Galleria Borghese is Rome’s finest art gallery; a museum displaying some of the world’s greatest works of art in an exquisite setting.
The man behind this elegant villa and the art it contains was Cardinal Scipione Borghese, nephew of a pope and wealthy man of taste. He built this lavish villa to show off his incredible, constantly-growing collection of antiquities, paintings by the leading artists of his day, and specially-commissioned pieces by the likes of Bernini. Apparently his methods of obtaining pieces were far from nice (extortion, debt-collecting, appropriation of church funds), but the resulting collection is one of the most impressive in the world.
Some of the Cardinal’s archaeological collection was sold to Napoleon by his brother-in-law, Camillo Borghese, and shipped to the Louvre. But much still remains, including ancient mosaics – casually incorporated into the Cardinal’s floors – and some masterly classical statues (some altered, repaired and ‘improved’ in later centuries).
As if in compensation for the works he dispersed, Camillo Borghese commissioned a statue of his wife Pauline, Napoleon’s sister, from Canova. Canova’s statue – a nude Pauline in classical pose – was considered rather scandalous, but is now one of the highlights of the gallery; a gleaming milky marble composition. Most of the gallery’s other great sculptures are by Bernini, dominating the centres of the decorated rooms where they are displayed: dramatic works on show include Daphne turning into a tree as she flees from an Apollo who is so handsome you wonder at her reluctance; Proserpine being carried off by Pluto. Also on the lower floor of the museum is a room dominated by Caravaggio canvases, including David with the Head of Goliath, Boy with a Basket of Fruit and Sick Bacchus.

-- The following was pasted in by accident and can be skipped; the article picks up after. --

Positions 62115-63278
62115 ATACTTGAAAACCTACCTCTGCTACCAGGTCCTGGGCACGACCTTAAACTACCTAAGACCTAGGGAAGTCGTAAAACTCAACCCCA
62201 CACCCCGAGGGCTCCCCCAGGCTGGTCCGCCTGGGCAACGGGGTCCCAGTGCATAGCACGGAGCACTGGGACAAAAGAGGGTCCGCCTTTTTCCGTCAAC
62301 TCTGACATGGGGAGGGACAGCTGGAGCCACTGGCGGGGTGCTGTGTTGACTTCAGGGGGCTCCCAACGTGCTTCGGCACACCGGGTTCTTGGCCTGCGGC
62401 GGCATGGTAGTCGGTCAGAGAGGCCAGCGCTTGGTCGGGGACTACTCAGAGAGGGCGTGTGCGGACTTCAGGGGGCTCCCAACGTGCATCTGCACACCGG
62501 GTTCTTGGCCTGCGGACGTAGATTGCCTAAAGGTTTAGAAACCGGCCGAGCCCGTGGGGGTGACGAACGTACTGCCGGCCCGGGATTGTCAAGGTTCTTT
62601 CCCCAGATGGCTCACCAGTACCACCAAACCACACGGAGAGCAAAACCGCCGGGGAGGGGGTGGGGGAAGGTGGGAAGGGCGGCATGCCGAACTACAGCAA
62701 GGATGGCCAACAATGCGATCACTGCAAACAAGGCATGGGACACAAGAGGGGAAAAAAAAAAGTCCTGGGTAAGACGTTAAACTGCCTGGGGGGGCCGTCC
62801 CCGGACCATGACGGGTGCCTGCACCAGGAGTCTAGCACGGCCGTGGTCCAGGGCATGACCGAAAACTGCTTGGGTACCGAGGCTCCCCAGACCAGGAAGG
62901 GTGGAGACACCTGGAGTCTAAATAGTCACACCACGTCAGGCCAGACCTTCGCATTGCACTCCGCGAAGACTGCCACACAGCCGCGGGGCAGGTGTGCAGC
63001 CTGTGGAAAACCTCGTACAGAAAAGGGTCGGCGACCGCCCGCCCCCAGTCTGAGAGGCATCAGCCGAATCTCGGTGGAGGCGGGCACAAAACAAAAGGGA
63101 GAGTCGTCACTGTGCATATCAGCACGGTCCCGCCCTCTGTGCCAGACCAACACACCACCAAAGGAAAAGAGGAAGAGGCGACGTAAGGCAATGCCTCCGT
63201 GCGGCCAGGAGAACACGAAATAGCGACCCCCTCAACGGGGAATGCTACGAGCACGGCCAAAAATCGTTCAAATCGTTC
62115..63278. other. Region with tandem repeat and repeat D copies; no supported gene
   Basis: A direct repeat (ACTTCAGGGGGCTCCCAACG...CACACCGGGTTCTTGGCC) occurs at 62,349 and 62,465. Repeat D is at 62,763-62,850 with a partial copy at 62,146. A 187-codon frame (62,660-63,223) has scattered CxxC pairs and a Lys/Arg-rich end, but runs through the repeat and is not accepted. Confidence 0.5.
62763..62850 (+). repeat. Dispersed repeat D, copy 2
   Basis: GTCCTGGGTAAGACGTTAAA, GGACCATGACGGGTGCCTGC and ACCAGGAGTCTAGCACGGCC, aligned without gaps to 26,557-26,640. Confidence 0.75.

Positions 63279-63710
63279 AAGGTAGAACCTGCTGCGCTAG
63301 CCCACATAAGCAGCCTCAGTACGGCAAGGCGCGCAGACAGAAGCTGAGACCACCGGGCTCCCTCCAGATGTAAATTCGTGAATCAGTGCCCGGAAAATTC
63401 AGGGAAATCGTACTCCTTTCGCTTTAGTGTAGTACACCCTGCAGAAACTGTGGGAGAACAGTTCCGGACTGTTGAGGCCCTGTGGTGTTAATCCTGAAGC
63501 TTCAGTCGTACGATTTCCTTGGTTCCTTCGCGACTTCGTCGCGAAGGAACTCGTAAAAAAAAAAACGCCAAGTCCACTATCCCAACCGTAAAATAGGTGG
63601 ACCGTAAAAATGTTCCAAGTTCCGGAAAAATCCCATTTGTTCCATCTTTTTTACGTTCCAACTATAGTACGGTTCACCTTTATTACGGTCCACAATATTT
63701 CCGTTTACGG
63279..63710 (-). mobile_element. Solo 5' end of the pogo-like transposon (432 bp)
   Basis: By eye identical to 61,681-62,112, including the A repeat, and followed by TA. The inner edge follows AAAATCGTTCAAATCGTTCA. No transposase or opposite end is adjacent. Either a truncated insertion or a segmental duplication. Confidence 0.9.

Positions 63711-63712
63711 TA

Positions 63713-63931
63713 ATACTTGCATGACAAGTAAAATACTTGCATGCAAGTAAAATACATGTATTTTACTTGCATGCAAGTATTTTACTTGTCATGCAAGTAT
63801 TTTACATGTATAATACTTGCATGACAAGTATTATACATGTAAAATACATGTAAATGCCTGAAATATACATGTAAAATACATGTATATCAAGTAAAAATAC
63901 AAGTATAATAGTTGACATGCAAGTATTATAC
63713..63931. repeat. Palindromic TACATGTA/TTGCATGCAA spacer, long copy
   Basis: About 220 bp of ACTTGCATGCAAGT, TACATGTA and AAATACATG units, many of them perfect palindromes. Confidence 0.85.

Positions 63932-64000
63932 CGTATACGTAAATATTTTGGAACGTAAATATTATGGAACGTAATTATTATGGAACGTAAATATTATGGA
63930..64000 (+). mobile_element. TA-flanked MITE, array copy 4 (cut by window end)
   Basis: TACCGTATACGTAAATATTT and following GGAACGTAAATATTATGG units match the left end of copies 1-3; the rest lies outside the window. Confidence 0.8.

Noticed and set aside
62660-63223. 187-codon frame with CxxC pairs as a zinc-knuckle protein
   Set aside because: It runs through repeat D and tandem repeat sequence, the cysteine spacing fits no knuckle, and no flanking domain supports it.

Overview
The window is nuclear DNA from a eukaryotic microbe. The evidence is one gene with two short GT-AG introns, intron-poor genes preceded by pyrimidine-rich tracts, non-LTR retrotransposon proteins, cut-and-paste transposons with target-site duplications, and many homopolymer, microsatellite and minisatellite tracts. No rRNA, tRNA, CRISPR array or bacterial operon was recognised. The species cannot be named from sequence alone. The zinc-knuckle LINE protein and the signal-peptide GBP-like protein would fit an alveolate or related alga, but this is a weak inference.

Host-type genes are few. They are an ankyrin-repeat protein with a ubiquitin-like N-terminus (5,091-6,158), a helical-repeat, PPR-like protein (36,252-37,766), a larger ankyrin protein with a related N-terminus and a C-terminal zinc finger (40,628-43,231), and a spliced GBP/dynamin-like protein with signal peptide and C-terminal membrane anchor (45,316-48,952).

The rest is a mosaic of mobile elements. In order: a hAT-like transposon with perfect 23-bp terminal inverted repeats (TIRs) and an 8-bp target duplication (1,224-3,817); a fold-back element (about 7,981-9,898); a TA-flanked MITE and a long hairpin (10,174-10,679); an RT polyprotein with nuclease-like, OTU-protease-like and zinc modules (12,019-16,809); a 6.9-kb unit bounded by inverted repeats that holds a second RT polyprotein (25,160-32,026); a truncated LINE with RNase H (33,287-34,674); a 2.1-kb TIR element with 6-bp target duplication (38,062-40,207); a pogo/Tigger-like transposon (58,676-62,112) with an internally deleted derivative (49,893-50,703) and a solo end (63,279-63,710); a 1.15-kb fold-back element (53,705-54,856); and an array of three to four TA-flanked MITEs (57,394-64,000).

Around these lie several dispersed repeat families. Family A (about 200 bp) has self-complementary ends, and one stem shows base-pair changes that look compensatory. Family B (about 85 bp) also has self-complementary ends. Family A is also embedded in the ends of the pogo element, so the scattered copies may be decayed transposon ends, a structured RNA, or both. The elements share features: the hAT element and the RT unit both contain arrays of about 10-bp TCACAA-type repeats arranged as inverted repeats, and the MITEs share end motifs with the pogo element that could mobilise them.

Most of the paintings are in the upstairs gallery, which has a breathtakingly-fine collection. Works here include Titian’s enigmatic Sacred and Profane Love and Venus Blindfolding Cupid, two flattering self-portraits by Bernini and a vast array of other masterpieces.
Notes in English are available in each room, covering the art exhibits as well as the room frescoes and decorations.
Galleria Borghese is located in the huge park of the Villa Borghese, on Piazzale del Museo Borghese. You can walk across the park from the town centre, or you can take a bus or tram to a nearby street, such as Via Po.
A limited number of people are admitted at intervals to the gallery and you should really book at least a few days ahead to ensure entry. If you have left it too late, it may be worth turning up and enquiring whether there have been any cancellations or any visitors who’ve failed to arrive.
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